Seed business sprouts in Iola

Green Cover Seed opens in former Tarmac building earlier this year.



July 9, 2020 - 10:25 AM

Zach Louk, center, shows Iolan Job Springer, left, and Iola Mayor Jon Wells a number of seeds and sprouts available at Green Cover Seed, which opened its doors in Iola earlier this year. A ribbon-cutting was held at the Iola facility Wednesday. Photo by Richard Luken

There’s a huge difference between dirt and soil, Zach Louk notes.

Dirt is what you wipe off your feet when you come home after a long day’s work.

Soil is what will sustain farms for future generations.

One of Louk’s mandates is to work with producers near and far to help replenish their soil with nutrients.

He does so as a salesman for Green Cover Seed, which opened a location in the former Tramec building in Iola earlier this year.

Louk and Caleb Berns, site manager, spoke during a ribbon-cutting ceremony Wednesday with the Iola Area Chamber of Commerce, Iola Industries and other local officials.

Taking part in a ribbon-cutting ceremony at Green Cover Seed in Iola were, from left, Iola Area Chamber of Commerce Director Jill Hartman, Iola Mayor Jon Wells, Iola Interim City Administrator Corey Schinstock, Evan Sigg, Zach Louk, Caleb Berns and Damon Walters of Green Cover Seed, Mary Kay Heard of Iola Industries, Thrive Allen County CEO Lisse Regehr, Allen County Commissioner Bruce Symes, Jonathon Goering of Thrive and Job Springer. Photo by Richard Luken / Iola Register

They gave a brief rundown of what the company offers, and how cover crops have become a vital tool for farmers and ranchers to keep their farmland healthy.

A cover crop is one that’s grown specifically to prepare the ground rather than growing a specific grain or food  and can be clover, green beans, peas, radishes or any combination of the above.

Cover crops are grown instead of burning off and disking land once cash crops are harvested.

The different seeds offer a number of benefits, from controlling weeds, preventing erosion and building up nutrients, Louk said: all with the goal of generating ecosystems in the soil.

That’s why much of what Louk’s duties incorporate education.

The concept of using cover crops as part of a no-till practice is still a relatively new concept, he noted.

“Everybody knows how to plant corn and soybeans,” he said. “But when we go to mixing cover crops together, most of them look at us like they’re in the dark. What we’re trying to do is build biology and fungi into the soil.”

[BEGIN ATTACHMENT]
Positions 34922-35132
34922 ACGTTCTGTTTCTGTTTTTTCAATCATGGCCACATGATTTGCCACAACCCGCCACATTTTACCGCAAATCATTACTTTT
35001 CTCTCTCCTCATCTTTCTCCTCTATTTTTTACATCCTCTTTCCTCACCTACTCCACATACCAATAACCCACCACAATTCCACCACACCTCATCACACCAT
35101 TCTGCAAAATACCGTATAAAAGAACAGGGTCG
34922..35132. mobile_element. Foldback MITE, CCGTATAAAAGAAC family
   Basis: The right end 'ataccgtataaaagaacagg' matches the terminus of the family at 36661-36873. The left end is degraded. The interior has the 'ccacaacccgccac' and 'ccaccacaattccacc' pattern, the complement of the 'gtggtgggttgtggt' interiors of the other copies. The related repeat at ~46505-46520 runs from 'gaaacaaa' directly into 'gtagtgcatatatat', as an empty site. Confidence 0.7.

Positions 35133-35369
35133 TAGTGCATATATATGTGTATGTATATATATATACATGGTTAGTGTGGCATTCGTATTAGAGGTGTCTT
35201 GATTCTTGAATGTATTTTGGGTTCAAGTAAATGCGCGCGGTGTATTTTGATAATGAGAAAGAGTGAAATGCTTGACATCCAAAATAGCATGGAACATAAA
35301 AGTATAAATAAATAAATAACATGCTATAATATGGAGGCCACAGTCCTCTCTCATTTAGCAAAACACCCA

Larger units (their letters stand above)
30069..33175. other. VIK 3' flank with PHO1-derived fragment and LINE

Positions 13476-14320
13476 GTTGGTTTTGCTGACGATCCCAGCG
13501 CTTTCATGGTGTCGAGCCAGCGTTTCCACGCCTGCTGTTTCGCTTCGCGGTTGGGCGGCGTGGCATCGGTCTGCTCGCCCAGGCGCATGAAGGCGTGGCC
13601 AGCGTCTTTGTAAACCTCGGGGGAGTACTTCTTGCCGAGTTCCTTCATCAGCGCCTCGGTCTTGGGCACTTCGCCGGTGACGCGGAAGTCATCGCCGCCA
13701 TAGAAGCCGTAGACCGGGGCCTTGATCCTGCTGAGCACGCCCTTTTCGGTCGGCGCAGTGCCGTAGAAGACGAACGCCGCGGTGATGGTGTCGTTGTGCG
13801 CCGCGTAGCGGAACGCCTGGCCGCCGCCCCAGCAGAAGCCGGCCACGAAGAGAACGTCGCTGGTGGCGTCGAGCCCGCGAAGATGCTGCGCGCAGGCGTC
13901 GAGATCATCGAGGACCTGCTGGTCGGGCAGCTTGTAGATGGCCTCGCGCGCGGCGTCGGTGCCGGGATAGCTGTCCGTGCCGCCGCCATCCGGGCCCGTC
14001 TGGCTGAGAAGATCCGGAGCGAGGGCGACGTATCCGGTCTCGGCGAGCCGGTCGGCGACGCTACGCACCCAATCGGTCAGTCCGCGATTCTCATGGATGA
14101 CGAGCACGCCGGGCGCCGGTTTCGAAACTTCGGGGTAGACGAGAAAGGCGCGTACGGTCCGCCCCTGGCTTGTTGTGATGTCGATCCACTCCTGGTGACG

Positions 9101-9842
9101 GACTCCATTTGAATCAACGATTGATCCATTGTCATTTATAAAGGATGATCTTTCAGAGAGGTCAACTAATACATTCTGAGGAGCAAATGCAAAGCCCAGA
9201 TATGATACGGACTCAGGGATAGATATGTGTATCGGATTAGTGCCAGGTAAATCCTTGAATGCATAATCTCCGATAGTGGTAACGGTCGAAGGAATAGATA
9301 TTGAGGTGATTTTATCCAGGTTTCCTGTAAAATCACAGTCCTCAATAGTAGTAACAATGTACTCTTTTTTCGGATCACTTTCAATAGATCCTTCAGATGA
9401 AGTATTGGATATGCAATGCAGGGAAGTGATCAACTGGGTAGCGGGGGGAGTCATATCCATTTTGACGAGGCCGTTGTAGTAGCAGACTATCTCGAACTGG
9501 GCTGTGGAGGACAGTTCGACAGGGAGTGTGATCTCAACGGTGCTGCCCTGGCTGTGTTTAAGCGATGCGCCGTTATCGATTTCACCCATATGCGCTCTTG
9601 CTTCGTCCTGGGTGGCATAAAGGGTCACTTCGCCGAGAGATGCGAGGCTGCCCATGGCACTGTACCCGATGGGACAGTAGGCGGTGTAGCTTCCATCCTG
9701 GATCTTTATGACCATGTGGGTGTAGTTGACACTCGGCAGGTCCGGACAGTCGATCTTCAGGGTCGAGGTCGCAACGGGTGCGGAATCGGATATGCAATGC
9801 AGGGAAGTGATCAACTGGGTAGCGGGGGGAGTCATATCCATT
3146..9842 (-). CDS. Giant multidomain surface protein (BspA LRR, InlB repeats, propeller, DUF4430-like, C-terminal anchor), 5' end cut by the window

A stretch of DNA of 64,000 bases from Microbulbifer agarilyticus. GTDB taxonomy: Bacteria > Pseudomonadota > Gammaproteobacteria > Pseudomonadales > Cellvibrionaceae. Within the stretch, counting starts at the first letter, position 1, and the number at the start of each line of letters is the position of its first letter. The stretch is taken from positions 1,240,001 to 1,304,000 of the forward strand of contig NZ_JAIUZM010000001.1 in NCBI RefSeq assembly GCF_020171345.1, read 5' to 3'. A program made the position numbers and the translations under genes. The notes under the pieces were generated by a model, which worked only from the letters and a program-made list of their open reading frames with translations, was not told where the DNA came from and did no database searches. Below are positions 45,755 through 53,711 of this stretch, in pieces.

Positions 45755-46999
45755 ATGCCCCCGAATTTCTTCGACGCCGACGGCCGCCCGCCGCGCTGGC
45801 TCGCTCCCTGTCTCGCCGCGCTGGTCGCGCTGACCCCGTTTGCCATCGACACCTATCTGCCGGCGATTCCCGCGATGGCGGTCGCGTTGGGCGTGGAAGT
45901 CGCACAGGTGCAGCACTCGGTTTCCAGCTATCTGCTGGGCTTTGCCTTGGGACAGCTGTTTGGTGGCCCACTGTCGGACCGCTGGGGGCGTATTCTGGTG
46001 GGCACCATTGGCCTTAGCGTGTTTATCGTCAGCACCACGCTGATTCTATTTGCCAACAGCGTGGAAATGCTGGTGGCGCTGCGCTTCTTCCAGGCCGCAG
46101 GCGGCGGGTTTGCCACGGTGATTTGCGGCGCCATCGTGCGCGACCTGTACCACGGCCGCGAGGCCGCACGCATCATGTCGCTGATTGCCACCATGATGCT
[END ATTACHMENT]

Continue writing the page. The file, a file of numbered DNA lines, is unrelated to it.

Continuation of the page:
GREEN COVER Seed began operations in 2008 and 2009 by brothers Keith and Brian Berns in Nebraska. Caleb Berns is Brian’s son.

The brothers received a federal grant to experiment with cover crops.

“It went really well, and they saw the potential it had for us, for our neighbors and for our potential clients,” Berns said. “They knew pretty quickly there was going to be a need if this catches on, and not a lot of other companies were around to fill that need.”

In Green Cover Seed’s first year of operations, the Bernses sold roughly 40,000 lbs. of seed — enough to fill a semi trailer.

Within 10 years, that annual sales figure topped 27 million pounds.

“We’ve grown from a single building and a couple of trucks and five guys — mostly my family — to what we have today,” Berns said.

Now, Green Cover Seed has 40 employees in Nebraska, another five in the Iola plant, plus more growth anticipated farther south into Oklahoma.

“We’re just trying to figure out how to navigate this coronavirus thing,” Berns said. “It’s challenging at times to open a new plant, but it’s been good so far.”

The company’s introduction to Allen County came through its relationship with Natural Ag Solutions, which specialized on — among other things — non-genetically modified soybeans and cover crops.

Caleb Berns and Zach Louk are eager to work with the community to explain the benefits of cover crops through Green Cover Seed, which opened a facility in Iola in April.Photo by Richard Luken

Louk, a Moran native, joined Natural Ag Solutions out of college, and soon became immersed in cover crops and the benefits they offered.

Green Cover Seed eventually purchased a portion of Natural Ag Solutions, leading the company to seek a spot nearby.

They found it with the help of Iola Industries, which had recently assisted Tramec with its relocation elsewhere in Iola.

The 54,000-square-foot building will be filled with various seeds, grown regionally and from as far away as New Zealand, Australia and elsewhere across North America.

“There’s no way we could grow all of the seed ourselves,” Berns noted.

THE COMPANY also is eager to become ingrained with the community through other efforts.

Berns and Louk spoke about milpa gardens, a  practice in which 70 species of plants are mixed together and planted as one.

“What that does is create a thriving ecosystem a garden needs,” Louk explained.

The produce is then typically donated to folks in the community.

Louk and Berns already have reached out to FFA chapters in the area, and hope to eventually work with Iola officials to help develop something similar in vacated flood lands in the south part of town. Thrive Allen County CEO Lisse Regehr, who was in the audience, expressed interest in being a part of the conversation as well.

Green Cover Seed also has a 16-acre plot of land near Moran with different crops that will be used to instruct others about the benefits those plants offer.

Green Cover Seed is open 8 a.m. to 5 p.m. Monday through Friday, and can be reached at (402) 469-6784.

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